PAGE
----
Activated carbon ensures good air

It can be seen from afar: a new chimney at the Vedag plant on Geisfelder Strasse is expected to contribute significantly to improving the air quality around the bitumen-processing plant. It is the final piece of a new exhaust air filtration system installed on the plant site in recent months. Meanwhile, measurements have confirmed the effectiveness of the 1.3 million euro investment. Recently, representatives of the city’s environmental agency and, a little later, of the Bamberg Green Party had the project explained to them on site. “In this plant, all the vapors produced during bitumen processing are filtered out. It thus also retains significant odor particles”, explained plant manager Bostjan Mursak, according to the company’s press release.

The centerpiece of the plant, which was built on 150 square meters next to a production hall, are two imposing activated carbon filters. From the outside, they look like overseas containers set up on edge; in each of them, 15.6 cubic meters of activated carbon clean the exhaust air that is drawn in from the adjacent production hall via thick sheet steel pipes. It is coupled with a new supply of fresh air into the hall, which also sustainably improves the air quality directly at the production line. For the production of roofing membranes, Vedag heats bitumen to around 180 degrees, mixes it with different additives such as rubber flour, depending on the product line, and finally applies it to a carrier layer.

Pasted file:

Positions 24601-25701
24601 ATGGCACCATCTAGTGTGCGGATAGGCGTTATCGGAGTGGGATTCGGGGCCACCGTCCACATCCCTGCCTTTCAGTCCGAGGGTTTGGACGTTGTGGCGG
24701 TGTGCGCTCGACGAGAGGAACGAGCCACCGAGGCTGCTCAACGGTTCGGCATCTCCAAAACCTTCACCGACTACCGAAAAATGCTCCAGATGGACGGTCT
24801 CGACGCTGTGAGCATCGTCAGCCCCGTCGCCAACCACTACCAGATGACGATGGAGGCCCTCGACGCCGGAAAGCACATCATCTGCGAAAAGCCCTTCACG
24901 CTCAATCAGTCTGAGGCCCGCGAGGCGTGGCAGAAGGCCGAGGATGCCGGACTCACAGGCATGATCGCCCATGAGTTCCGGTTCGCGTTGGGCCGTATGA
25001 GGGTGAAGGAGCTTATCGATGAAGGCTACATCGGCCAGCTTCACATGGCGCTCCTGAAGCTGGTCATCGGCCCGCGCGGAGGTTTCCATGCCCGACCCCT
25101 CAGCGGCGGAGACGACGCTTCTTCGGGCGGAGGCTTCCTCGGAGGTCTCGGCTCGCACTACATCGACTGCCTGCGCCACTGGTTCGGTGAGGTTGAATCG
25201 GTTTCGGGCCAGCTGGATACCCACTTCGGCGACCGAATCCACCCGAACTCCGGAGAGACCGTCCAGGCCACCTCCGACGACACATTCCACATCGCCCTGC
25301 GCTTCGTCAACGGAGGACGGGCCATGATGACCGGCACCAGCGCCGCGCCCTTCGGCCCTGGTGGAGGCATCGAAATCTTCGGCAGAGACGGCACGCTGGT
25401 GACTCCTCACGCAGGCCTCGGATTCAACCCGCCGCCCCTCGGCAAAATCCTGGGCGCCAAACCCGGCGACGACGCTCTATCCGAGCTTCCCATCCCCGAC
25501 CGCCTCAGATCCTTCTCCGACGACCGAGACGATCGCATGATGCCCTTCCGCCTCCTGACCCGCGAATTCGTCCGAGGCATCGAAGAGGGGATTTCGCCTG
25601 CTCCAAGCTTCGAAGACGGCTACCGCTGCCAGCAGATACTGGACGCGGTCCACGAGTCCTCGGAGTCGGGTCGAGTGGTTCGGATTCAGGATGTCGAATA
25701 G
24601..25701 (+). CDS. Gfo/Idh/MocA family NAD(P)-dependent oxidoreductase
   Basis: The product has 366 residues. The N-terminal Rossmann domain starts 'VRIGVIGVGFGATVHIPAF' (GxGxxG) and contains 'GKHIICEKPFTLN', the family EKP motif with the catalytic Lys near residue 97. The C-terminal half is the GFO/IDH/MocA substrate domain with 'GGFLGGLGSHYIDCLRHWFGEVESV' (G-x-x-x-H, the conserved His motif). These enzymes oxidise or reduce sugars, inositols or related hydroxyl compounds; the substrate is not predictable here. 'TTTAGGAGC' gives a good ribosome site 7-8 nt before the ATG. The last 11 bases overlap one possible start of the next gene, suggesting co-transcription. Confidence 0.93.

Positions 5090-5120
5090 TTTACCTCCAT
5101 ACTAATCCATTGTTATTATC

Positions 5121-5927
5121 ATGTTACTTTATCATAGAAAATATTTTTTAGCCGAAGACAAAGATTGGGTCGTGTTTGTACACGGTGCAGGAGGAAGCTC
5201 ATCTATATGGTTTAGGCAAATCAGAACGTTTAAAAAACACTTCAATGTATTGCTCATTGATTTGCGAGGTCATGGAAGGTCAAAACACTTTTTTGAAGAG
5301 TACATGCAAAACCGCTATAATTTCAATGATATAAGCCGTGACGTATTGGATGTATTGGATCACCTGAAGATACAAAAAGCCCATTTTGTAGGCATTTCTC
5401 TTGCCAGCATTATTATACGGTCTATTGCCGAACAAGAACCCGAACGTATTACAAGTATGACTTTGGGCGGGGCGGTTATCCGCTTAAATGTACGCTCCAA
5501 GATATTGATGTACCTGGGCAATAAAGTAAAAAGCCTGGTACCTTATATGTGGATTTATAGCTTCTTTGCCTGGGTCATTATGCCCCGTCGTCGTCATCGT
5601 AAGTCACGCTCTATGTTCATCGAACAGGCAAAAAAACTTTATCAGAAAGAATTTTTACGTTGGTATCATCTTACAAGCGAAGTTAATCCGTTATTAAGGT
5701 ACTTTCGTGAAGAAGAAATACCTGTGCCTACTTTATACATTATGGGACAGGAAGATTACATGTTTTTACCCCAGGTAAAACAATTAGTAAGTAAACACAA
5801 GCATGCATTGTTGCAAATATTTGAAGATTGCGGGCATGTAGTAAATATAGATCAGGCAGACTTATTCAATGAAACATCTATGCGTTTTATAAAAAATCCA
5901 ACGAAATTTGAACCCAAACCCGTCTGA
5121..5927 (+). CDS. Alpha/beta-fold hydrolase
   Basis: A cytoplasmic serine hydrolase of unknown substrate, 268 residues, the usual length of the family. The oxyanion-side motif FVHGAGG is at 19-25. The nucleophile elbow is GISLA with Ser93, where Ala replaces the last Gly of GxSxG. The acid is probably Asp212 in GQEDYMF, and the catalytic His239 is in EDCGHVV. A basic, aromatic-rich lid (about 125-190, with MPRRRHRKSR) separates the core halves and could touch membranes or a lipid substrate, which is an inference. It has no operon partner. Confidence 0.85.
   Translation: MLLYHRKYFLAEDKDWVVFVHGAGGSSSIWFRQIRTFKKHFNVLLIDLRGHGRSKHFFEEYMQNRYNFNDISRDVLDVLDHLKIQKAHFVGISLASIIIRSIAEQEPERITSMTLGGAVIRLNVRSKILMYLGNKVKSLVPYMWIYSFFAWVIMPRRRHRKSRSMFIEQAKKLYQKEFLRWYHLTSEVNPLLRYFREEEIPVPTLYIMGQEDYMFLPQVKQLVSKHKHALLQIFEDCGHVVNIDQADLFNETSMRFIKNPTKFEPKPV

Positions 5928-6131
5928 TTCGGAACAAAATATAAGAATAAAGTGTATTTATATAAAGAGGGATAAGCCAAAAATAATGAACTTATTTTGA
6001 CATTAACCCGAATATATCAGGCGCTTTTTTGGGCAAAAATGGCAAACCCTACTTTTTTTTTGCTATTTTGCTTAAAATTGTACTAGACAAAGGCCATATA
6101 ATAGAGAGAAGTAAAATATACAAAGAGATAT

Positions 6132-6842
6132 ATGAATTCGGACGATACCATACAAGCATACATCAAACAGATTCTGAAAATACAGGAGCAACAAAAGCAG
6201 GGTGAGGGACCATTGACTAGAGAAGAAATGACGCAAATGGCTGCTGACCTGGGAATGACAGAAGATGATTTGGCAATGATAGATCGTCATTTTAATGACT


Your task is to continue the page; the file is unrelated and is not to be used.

In terms of air purification, the exhaust air aftertreatment system installed in 2012 had reached its limits when new raw materials and changed formulations were introduced into production a few years ago. As early as the beginning of 2018, Vedag tackled the issue and tested various new methods of exhaust air purification. In addition, greater care was taken to ensure that no vapors escape even during delivery of the bitumen. Large pictograms provided information for the often foreign truck drivers, while video surveillance ensured the necessary discipline. “It was also advantageous that we stopped producing bitumen for road construction at the end of 2018”, adds Mursak. The plant could be up and running by the end of April 2020. After the fine-tuning was completed, detailed measurements showed: All exhaust air values are now in the “green zone”. This was also confirmed by representatives of the city’s environmental office at their on-site visit in mid-October: since the new plant has been in operation, no complaints about odor nuisance have been received there. As soon as the Corona site permits, Bostjan Mursak would again like to make it possible for interested citizens to get to know Vedag from the inside as part of VHS plant tours